Tuesday, November 8, 2011

The folk hero who became an icon

The Pioneer , 06 Nov 2011

Fondly known as the “bard of Brahmaputra”, Dr Bhupen Hazarika, the man who wove magic out of traditional Assamese music and gave us songs like Dil hoom hoom kare and O Ganga behti ho, has passed away.

He not only inspired millions across generations with the power and passion of his voice, he was a versatile man who was a poet, music composer, singer, actor, journalist, author and filmmaker at the same time. A self-proclaimed jajabor (wanderer), he took the rich folk heritage of Assam and interpreted it beautifully for the world through his songs. With his death, the country has lost not only one of its few balladeers but also one of its greatest cultural icons, cherished in Dhaka as much as in Guwahati.

Born in 1926 in Sadiya, Assam into a family of teachers, the academically-talented Hazarika completed his basic education from Guwahati in 1942, BA from Banaras Hindu University in 1944 and MA (Pol Sc) in 1946. He did his PhD in Mass Communication from Columbia University in New York in 1952. He also received the Lisle Fellowship from Chicago University, USA to study the use of educational project development through cinema.

On hearing the news about his death, President Pratibha Patil said, “A creative genius whose deep baritone voice was instantly recognised by poetry and music lovers across the nation. His use of folk music with a touch of contemporary made his composition unique in its own way.” Said ghazal singer Bhupinder Singh who sang Zara Dheere Zara Dheeme in 1985 for Hazarika, “He went from one home to the other in his attempt to make Northeastern music popular. His contribution in making folk music from the small regions in the Northeast popular will remain with future generations as he opened the doors for them. It was after he proved his talent that people from the Northeast are welcome in the music industry. Not just folk, he had an immense knowledge about everything in music that you can think of. He gave us the best music because he knew what will appeal to people.”

Hazarika, during his stay in the US, met the legendary black singer Paul Robeson, whose famous number Old man river was successfully transformed to the mega-hit Bistirno parore (O Ganga behti ho in Hindi), a virtual anthem for generations of pro-Left activists. He sang his first song Biswa nijoy nojowan (in the second Assamese film Indramalati) in 1939 at the age of 12.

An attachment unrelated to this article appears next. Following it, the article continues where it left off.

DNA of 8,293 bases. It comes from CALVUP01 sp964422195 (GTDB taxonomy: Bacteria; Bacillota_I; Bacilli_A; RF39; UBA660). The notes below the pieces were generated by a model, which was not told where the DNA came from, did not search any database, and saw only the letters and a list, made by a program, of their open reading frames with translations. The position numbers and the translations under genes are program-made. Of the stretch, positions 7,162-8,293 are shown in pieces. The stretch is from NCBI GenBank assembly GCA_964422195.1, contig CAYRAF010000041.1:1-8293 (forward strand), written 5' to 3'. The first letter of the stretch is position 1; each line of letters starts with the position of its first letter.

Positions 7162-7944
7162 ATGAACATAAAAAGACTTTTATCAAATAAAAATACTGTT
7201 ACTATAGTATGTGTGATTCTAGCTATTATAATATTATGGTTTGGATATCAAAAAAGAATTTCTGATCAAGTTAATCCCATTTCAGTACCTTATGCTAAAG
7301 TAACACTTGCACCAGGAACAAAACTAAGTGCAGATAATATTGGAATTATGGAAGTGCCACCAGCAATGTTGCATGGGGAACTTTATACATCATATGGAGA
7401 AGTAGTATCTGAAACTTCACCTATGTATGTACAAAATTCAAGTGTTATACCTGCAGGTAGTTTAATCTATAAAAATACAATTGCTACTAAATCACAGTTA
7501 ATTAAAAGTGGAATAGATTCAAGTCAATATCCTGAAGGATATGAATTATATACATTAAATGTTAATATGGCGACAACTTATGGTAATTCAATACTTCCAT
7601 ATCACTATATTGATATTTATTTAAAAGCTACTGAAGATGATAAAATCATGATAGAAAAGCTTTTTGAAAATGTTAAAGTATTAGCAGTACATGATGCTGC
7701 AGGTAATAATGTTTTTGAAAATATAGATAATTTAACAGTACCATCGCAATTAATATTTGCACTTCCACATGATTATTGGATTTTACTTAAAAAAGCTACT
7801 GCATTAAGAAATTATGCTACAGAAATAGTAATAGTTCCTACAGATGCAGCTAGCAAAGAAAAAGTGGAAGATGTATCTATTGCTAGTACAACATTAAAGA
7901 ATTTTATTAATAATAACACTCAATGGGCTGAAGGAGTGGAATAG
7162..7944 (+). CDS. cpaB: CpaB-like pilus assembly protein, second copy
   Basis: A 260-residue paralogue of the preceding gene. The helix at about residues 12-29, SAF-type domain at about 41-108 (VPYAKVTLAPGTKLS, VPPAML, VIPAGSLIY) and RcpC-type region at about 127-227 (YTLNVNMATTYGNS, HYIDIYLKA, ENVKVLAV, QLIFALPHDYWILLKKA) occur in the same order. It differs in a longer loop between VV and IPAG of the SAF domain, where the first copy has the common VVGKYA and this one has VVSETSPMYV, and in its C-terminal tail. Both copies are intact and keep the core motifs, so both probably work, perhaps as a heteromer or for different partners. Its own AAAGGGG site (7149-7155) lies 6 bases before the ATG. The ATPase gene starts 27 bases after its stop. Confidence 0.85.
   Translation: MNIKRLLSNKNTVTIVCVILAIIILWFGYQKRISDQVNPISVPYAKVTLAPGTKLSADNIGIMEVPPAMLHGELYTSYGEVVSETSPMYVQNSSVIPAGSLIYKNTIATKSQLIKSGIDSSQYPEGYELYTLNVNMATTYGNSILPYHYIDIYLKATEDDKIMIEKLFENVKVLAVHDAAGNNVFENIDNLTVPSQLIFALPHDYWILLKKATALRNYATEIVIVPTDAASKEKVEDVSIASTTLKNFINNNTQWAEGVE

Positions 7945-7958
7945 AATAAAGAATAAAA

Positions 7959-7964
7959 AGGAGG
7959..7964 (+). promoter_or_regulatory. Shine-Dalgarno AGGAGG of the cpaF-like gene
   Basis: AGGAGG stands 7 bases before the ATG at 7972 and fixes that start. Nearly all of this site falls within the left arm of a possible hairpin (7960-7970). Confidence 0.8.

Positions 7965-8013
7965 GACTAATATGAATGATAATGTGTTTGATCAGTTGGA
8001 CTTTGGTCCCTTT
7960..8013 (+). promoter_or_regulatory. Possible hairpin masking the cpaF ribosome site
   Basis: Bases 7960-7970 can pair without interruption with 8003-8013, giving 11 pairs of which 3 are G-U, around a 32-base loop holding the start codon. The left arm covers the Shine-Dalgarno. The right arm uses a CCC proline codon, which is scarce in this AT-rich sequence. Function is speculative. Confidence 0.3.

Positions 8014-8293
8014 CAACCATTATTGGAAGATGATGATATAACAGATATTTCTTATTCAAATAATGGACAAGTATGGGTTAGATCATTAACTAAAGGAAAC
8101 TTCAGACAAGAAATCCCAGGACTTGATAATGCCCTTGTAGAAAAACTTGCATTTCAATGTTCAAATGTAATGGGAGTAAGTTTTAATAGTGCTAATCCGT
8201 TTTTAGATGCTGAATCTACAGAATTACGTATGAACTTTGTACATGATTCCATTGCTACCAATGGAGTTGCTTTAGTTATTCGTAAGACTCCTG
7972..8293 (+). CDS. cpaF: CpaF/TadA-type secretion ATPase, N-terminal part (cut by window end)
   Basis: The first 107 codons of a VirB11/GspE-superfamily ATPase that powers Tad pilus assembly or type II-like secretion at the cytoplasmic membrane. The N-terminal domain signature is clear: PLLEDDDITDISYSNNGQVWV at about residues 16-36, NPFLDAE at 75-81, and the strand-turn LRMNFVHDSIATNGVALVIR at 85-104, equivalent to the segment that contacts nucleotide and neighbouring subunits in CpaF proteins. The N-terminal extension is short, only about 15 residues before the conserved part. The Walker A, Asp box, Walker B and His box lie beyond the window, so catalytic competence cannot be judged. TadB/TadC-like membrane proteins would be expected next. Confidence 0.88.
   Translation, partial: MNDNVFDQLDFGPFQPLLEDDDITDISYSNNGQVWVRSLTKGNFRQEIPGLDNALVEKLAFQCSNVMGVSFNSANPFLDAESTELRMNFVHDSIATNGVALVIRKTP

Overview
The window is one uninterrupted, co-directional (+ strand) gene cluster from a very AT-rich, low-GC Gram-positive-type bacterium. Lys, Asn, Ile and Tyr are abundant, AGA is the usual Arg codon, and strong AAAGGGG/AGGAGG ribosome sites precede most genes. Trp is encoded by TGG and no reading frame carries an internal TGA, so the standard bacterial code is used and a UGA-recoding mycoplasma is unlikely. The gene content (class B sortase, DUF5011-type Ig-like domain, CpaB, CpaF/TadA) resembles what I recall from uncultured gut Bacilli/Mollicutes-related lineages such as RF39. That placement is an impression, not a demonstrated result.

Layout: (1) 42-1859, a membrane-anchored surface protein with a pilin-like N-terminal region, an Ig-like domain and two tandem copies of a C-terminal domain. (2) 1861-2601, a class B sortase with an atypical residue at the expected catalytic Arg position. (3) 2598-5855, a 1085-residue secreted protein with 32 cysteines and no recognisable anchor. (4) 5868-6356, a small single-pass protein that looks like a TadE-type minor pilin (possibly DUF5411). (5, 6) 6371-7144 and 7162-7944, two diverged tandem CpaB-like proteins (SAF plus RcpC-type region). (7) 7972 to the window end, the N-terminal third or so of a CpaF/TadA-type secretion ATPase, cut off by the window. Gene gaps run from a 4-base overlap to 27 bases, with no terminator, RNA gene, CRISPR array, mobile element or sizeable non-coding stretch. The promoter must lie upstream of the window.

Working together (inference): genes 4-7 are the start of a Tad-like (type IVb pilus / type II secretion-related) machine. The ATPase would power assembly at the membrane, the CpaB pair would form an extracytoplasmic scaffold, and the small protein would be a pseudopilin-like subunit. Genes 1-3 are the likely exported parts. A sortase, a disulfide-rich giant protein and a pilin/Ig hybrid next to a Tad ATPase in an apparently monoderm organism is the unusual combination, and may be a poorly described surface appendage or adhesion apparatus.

In addition to his native Assamese, Hazarika composed, wrote and sang for numerous Bengali and Hindi films from 1930s to the 1990s besides other songs. He was also one of the leading author-poets of Assam with more than 1,000 lyrics and several books on short stories, essays, travelogues, poems and children’s rhymes. Hazarika will forever be credited for transcending the regional barrier and reaching out to the whole of India and the musical horizon of the world. He straddled the world of folk and mainstream with equal elan. Probably the reason why Prime Minister Dr Manmohan Singh said, “His contribution greatly enriched our cultural landscape and his influence on Assamese art and culture was particularly profound.” Filmmaker Mrinal Sen was a lot more personal in saying, “I lost a great friend. I met him when he returned from USA. He was suffering a lot. It is sad to think he is no more.”

Hazarika produced, directed, composed music and sang for Assamese films like Era Batar Sur, Shakuntala, Lotighoti, Pratidhwani, Chick Mick Bijuli, Swikarokti and Siraj. His most famous Hindi films include his long-time companion Kalpana Lajmi’s Rudaali, Ek Pal, Darmiyaan, Daman and Kyon, Sai Paranjpe’s Papiha and Saaz, Mil Gayee Manzil Mujhe and MF Husain’s Gajagamini.

Last year, Hazarika featured in his first music video — Our Northeast, Our Star with music and lyrics by 3 Idiots’ duo Shantanu Moitra and Swanand Kirkire. He also lent his voice to this year’s film Gandhi To Hitler where he sang Mahatma Gandhi’s favourite bhajan Vaishnav jan.

Remembering the legend, veteran singer Manna Dey said, “Whenever I used to sing music directed by him, I felt good. I used to tell him that there is a different feeling and sensation when I sing his songs at his direction. There was something in his songs.”

Hazarika received the National Award for Best Music Director in 1976 for Chameli Memsaab and President’s medal for his films Shakuntala (1960), Pratidhwani (1964) and Lotighoti (1967). He was a member of the Assam Legislative Assembly from 1967-72 and was awarded the Padma Shri in 1977, the Sangeet Natak Akademi Award in 1987 and Padma Bhushan in 2001. He was the chairman of the Sangeet Natak Akademi from 1999-2004 and a member of Assam Film Development Council and the Central Board of Film Certification. In 2003, he was appointed member of the Prasar Bharati Board. Remembering Hazarika, a tearful Lajmi said, “I have lost my father, my brother, my lover, my husband, my friend, my mentor and guide. I had a relationship with him for 29 years and he is gone now.” Added playback singer Kavita Krishnamurthy, “Bhupenda was a great legendary composer and a very fine and individualistic singer. Many years ago, I’d the privilege of singing for Chameli Memsaab and much later for Gajagamini. He was a very warm-hearted person with a fine sense of humour. A big loss for the music world and I’m very sad to hear about his passing away.”